2016 National Conference

Victor Dominello MP
Victor talked to us about doing things differently. He specifically mentioned the importance of moving from paper documents to digital. He put his money where his mouth is in demanding that real-time petrol prices were put on-line for residents of NSW.
He mentioned that there are two things important to government – money and information. Money must be channelled into optimising outcomes. Information is necessary in order to transform an operation, maps are most important to visualisation and to determining solutions. Victor went on to tell us how he uses big data analysis to map building certifier data to home warranty expenditure in order to identify potential warranty claims before they occur and put in controls.

Trudy MacDonald
Trudy talked about the triad of needs: Autonomy, Purpose and Mastery and that they all need to be addressed. She said that it was important to define, measure and reward greatness – good is not enough anymore.
A way to do this is to have meaningful conversations about things that matter – every 90 days. These need to be informal and should feed into a development plan. It’s also important to realise that– non-financial rewards are more motivational and it’s important to genuinely thank people for doing a good job.

Alice Crawley
Alice suggested our task was to help our clients to realise the vision, their values and the associated benefits. An important to understand that human beings are hardwired for creativity and connection. She finished with a quote from a Maya Angelou: “Remember how you make people feel (they’ll forget what you say and what you do)”

Ari Galper
Ari talked to us about the importance of trust, that it’s more important than competence.
He talked about “Sales myths”: 1) sales is a numbers game –  rejection is not a normal part of the process 2) a sale is lost at the end of the process – it’s lost at the opening line, 3) we need to overcome objections – we need to diffuse objections.
Ari went on to point out that customers are not price sensitive they are risk-averse. We need to focus on truth so that a true dialogue emerges. If there’s a fit - we can proceed, if not we can walk away with integrity.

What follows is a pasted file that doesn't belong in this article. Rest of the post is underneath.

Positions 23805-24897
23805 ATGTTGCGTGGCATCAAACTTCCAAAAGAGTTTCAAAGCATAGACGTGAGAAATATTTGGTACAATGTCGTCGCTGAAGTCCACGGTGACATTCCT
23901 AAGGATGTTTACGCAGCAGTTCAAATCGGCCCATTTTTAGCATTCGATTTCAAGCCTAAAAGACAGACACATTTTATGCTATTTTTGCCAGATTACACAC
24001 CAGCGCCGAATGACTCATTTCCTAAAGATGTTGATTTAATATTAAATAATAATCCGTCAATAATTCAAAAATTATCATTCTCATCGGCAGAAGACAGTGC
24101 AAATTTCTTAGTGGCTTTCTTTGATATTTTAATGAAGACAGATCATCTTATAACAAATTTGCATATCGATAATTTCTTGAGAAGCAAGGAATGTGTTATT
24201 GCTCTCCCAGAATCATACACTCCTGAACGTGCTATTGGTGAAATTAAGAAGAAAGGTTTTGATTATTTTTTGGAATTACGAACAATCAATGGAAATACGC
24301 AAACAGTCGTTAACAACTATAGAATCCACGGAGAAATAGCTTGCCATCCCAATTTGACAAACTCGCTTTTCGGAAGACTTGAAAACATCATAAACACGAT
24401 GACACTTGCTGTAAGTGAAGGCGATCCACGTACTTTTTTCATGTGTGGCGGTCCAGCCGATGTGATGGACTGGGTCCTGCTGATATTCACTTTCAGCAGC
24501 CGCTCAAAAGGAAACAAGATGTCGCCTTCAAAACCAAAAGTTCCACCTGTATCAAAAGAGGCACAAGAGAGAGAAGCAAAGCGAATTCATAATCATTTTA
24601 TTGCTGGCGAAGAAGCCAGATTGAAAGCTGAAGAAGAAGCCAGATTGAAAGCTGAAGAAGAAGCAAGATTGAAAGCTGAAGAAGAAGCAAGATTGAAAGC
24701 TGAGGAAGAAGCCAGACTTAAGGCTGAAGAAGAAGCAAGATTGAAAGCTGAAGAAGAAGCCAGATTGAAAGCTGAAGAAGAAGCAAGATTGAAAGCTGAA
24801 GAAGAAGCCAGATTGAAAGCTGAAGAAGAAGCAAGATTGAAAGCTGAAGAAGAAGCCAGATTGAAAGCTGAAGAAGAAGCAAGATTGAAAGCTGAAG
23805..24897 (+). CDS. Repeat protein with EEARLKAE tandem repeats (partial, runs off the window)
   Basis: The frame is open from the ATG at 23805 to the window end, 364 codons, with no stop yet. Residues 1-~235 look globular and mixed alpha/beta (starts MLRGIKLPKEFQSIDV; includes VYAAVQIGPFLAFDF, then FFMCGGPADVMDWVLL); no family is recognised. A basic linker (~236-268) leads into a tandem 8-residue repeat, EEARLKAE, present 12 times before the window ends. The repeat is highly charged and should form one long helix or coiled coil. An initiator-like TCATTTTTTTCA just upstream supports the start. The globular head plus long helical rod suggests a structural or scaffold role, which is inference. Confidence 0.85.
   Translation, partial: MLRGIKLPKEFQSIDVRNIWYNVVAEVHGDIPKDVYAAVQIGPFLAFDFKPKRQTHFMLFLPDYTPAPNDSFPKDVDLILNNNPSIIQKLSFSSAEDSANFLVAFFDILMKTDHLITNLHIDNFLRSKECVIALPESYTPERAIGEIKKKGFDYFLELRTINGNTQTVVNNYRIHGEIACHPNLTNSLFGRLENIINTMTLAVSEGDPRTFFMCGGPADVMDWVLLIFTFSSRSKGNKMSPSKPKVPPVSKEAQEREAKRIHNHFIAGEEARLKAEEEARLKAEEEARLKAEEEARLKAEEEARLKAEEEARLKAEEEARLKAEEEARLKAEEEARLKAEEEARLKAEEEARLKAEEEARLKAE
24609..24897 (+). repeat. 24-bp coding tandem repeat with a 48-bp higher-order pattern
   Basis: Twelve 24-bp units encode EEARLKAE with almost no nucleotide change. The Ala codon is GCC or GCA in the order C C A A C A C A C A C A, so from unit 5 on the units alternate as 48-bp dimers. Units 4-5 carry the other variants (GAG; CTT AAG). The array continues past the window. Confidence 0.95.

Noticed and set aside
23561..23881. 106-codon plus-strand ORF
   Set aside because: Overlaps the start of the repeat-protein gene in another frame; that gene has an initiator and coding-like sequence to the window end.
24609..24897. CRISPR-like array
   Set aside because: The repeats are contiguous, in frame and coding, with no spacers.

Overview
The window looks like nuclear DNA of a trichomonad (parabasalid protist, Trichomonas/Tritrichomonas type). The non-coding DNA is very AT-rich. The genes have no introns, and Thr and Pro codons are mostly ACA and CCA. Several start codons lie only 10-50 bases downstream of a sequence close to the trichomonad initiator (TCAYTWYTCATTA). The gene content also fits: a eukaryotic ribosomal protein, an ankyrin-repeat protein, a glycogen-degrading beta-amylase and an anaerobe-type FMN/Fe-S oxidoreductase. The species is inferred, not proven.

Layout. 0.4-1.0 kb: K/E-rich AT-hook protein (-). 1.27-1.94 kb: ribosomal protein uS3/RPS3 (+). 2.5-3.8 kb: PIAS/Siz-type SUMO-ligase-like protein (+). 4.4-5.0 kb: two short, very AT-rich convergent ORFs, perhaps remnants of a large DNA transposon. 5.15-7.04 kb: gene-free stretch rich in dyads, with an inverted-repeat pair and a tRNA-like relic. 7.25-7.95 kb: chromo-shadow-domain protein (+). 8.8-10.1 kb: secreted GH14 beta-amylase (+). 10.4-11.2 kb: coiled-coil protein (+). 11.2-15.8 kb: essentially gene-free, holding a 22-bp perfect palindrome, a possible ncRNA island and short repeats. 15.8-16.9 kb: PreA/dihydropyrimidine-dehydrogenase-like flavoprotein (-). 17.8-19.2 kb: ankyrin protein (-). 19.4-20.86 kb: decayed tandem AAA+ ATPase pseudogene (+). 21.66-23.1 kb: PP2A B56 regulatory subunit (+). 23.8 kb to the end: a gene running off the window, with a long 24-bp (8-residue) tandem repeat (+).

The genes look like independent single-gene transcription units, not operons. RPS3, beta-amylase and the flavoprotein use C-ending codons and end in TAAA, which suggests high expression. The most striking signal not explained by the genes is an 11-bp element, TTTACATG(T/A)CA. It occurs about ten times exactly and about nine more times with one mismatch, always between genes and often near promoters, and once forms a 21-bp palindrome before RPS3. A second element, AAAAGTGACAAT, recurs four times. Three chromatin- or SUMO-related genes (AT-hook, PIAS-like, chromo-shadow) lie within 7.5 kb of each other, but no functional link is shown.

His 3 principles are:
-          Diffuse pressure with the question “Where do you think we should go from here?”
-          Get to the truth - remove word “follow-up”, ask for feedback – not “are there any questions?”
-          Be a problem solver ask the question: “I’m hoping you can help me out for a moment?”

Michelle Gibbings
Michelle reminded us to “defrost the chickens”. Expectations are increasing and we need to adapt by changing ourselves. We need to decide what are going to do about change: should we meditate and rest more? We need to understand what’s holding us back and decide what we’re going to do about it. What are what we are learning and what are we unlearning.

John Groarke
John told us how to rapidly improve and transform our business. We need to start with our capability. Then we can bolster our skills, knowledge and experience to take advantage of opportunities. He presented the 7 steps of his ADAPT plan.

Joel Dobrogosz
Joel talked to us about developing the Propel tool that helps to develop a structured approach to business growth. He gave statistics that showed failure to grow can be traced to lack of achievable milestones and lack of commitment on the part of upper management. Joel suggested that as management consultants we should improve client conversions and maximise client relationships.

Deen Sanders
Balance between liability and regulation was Deen’s topic. This raises the question of IMCs responsibility to regulate the management consultants in order to improve professionalism. He indicated that the value of experts is eroding, the concept of a ‘trusted professional’ is therefore an important differentiator. We need to identify the gaps in the professional association.

Ashley Brinson
Ashely spoke about the Warren Centre and about the opportunity for experts to help reduce wastage. He cited failed projects that wasted large amounts of money and concluded that culture, process, governance and technology were areas that require attention. Ashely clearly showed how well placed we are to exploit opportunity to help reduce failure and the associated wastage. IP30 in particular holds a multi-billion opportunity for Australians.